For a longtime self-professed videophile, you’d think I would have upgraded my home theater to 4k quite a while ago. I hesitated for a few reasons, chief among them that I was waiting for the right home theater projector that met all my needs and requirements. With the arrival of a new JVC DLA-NX7, I’ve finally jumped into the HDR waters.
“It’s about time!” some of our readers will surely be saying. I get it, but I simply wasn’t going to make a major investment like this until I was reasonably confident that I’d be happy with it for more than just a couple of years. On top of that, quite honestly, I still feel that 1080p is the sweet spot that satisfies the majority of movie-watching needs. Most of my movie collection is comprised of 1080p Blu-ray discs, and up to now I’d still gotten very pleasing results with my 1080p projector, which some of our readers may remember is more than a decade old at this point. When my venerable JVC DLA-RS40 died on me last year, I had to pull an even older DLA-RS2 out of storage. That’s what I’ve been using for the past ten months, a projector of 2007 vintage, and I’ll be damned if it didn’t still put out an extremely nice picture that shames many modern LCD and DLP models (yes, even some that are “4k”).
After that incident, I thought long and hard about my next upgrade. I considered buying a cheap-ish Epson LCD projector as a stopgap, but I knew that I wouldn’t be happy with that decision. As a loyal JVC fan, I could have gotten a DLA-RS540, a highly regarded pixel-shifting (so-called “Faux K”) model from 2017. However, at the time my RS40 died, the 2018 lineup of JVC projectors, featuring the brand’s first models with native 4k panels, was supposedly right around the corner. I decided that the RS2 could hold me over for a couple months.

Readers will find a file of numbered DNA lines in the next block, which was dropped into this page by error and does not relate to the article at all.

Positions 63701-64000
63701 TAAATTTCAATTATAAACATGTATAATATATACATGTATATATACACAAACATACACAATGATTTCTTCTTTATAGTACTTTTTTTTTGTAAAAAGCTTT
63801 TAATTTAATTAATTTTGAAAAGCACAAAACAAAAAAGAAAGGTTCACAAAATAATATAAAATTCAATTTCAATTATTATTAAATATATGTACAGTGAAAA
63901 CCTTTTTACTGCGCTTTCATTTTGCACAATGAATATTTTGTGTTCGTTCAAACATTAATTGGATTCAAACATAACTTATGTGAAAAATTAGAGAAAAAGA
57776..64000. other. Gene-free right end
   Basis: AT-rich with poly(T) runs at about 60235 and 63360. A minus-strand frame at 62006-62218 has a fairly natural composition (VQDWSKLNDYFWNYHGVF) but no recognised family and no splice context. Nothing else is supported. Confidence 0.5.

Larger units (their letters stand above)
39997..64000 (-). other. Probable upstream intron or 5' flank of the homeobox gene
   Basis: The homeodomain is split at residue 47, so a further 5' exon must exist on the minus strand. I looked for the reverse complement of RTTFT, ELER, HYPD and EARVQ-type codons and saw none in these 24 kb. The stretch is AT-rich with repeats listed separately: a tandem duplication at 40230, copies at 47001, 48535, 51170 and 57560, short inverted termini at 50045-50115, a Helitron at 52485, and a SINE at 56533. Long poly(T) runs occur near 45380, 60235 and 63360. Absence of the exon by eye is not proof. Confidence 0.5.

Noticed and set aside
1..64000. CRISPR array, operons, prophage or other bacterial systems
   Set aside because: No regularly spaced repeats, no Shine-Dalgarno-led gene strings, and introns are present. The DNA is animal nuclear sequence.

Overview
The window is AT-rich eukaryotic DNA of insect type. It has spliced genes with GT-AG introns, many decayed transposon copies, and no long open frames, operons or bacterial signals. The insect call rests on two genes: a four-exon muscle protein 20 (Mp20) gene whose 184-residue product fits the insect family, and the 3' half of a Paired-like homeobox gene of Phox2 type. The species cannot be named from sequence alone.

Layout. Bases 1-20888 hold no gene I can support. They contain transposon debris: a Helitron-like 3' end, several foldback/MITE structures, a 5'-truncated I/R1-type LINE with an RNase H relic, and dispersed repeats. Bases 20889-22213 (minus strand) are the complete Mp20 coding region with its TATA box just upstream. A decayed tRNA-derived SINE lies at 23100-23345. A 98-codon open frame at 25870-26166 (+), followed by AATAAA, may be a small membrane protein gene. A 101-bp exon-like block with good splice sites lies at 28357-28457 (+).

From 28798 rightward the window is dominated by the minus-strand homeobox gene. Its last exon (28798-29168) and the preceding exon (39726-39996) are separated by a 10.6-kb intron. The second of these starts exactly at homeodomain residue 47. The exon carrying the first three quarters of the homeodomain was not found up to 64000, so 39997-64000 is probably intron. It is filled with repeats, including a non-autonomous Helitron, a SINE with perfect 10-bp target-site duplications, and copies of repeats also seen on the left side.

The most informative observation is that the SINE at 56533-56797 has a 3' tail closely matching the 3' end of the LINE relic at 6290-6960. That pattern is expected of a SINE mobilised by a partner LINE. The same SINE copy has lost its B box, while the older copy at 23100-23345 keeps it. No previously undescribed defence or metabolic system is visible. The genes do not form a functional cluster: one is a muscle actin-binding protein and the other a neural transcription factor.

Unfortunately, a manufacturing defect caught at the last minute caused the entire JVC line that was originally scheduled to hit retail in November 2018 to be pushed back until early 2019. For the NX7 that I was waiting for, early 2019 turned into mid 2019. Even as the first units hit American shores, they were backordered and only trickled out slowly.
On top of all this, once they started coming out, early reports claimed that a non-trivial number of these projectors were arriving either D.O.A. or with significant image defects that made them unusable. The most plausible theory speculates that these models are particularly susceptible to damage while being jostled during shipping. The act of delivery drivers throwing them around caused panels to become misaligned or dislodged, requiring replacement of the entire projector. A friend of mine had to send back a defective RS1000 (a.k.a. NX5).
To JVC’s credit, the company has been very responsive to these issues, acting quickly to get replacements to those who need them. The downside of that, of course, is that it extended the backorder for others such as myself. Fortunately, response from owners with working units (which, to be fair, are the majority) has been glowing regarding the projectors’ picture quality.